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On climate change and the ‘right to science’: The jurisprudential relevance and political significance of the URGENDA Foundation vs. Dutch State litigation

Climate litigation is on the rise worldwide. The database managed by the Sabin Centre for Climate Change Law of Columbia Law School shows that the number of documented cases – from judicial litigations and rulemaking petitions up to requests for reconsideration of regulations – has reached 1,350 in the U.S. and 7,249 abroad, including litigation before international adjudicative bodies (Climate Case Chart, 2021, online). 

This note focuses on the URGENDA Foundation vs. State of the Netherlands case, one of the most consequential litigations to date. As climate science progressed, it shaped both the arguments of the parties and the rationale of the judgment. URGENDA is a Dutch foundation committed to “stimulate and accelerate the transition processes to a more sustainable society”. In 2013, the foundation sued the Dutch government, then as today led by Prime Minister Marc Rutte, on behalf of 886 citizens challenging the targets for CO2 emissions set in the 2012 national climate policy (URGENDA, 2021, online).

In the 2012 national climate policy, the Netherlands aimed to reduce CO2 emissions by 17% below 1990 levels by 2020. URGENDA deemed the goal too modest, considering that scientific literature had already made it clear that it is necessary to reduce CO2 emissions by 25% to 40% to keep global temperature rise to within 2°C and avoid catastrophic effects of climate change (IPCC, Fourth Assessment Report, 2007). On 12 November 2012, URGENDA wrote the Prime Minister requesting the government to commit to a reduction of CO2 emissions in the Netherlands of 40% by 2020. Although the State Secretary for the Environment and Infrastructures agreed with the concerns of URGENDA, the government declined to commit to take any concrete action to revise the targets. The stage for litigation was set.

Plaintiffs sued first in the District Court of The Hague in 2013. Eventually, the court ordered the government to limit greenhouse gases emissions to 25% below 1990 levels by 2020, finding the government’s target of 17% insufficient to meet the state’s fair contribution toward the UN goal of keeping global temperature increases within 2°C (Het Rechtspraak, online). The court concluded that the state has a duty to take climate change mitigation measures due to the severity of the consequences of climate change and the great risk of climate change occurring. Of course, the court grounded its conclusions in the 2018 Dutch Constitution (Art. 21: “It shall be the concern of the authorities to keep the country habitable and to protect and improve the environment”). However, it also cited in support of its holding a large range of international legal standards, including the European Convention on Human Rights (ECHR), the EU emissions reduction targets, the prevention principle embodied in the European climate policy, the “no harm” principle of international law, the doctrine of hazardous negligence, the principle of fairness, the precautionary principle, and the sustainability principle embodied in the UN Framework Convention on Climate Change. The court did not specify how the government should meet the reduction targets, but offered several suggestions, including emissions trading or tax measures.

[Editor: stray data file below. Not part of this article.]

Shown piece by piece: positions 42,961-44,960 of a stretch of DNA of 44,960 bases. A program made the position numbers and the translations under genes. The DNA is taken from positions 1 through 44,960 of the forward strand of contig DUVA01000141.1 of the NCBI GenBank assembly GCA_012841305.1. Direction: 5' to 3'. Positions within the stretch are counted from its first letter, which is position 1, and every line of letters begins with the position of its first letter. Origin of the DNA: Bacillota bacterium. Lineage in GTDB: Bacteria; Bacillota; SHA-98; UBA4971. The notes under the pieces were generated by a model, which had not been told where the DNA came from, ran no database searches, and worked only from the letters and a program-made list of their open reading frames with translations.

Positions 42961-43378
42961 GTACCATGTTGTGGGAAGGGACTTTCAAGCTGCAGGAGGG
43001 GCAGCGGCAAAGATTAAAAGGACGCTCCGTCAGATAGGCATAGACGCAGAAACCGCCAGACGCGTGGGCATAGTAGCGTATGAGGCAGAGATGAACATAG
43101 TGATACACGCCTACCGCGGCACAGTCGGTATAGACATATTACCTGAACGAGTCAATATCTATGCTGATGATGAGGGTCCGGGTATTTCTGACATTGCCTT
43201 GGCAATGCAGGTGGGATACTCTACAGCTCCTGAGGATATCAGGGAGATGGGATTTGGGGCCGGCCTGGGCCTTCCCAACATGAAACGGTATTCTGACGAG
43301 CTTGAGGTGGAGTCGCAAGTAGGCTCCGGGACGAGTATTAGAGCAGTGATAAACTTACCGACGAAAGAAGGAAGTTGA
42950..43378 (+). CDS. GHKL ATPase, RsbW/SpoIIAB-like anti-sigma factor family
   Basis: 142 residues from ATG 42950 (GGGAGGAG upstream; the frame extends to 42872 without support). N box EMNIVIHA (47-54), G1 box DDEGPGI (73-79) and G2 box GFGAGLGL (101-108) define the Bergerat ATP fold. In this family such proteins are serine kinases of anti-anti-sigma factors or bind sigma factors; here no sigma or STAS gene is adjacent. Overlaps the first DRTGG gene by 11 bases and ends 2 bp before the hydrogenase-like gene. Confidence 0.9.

The government appealed to The Hague Court of Appeal on thirty different grounds. Amongst those, it argued the inapplicability of Articles 2 (right to life) and 8 (right to private life, family life, home, and correspondence) of the ECHR in the proceedings and that the lower court decision was in essence an order to create legislation, in violation of the constitutionally-sanctioned separation of powers between branches of government.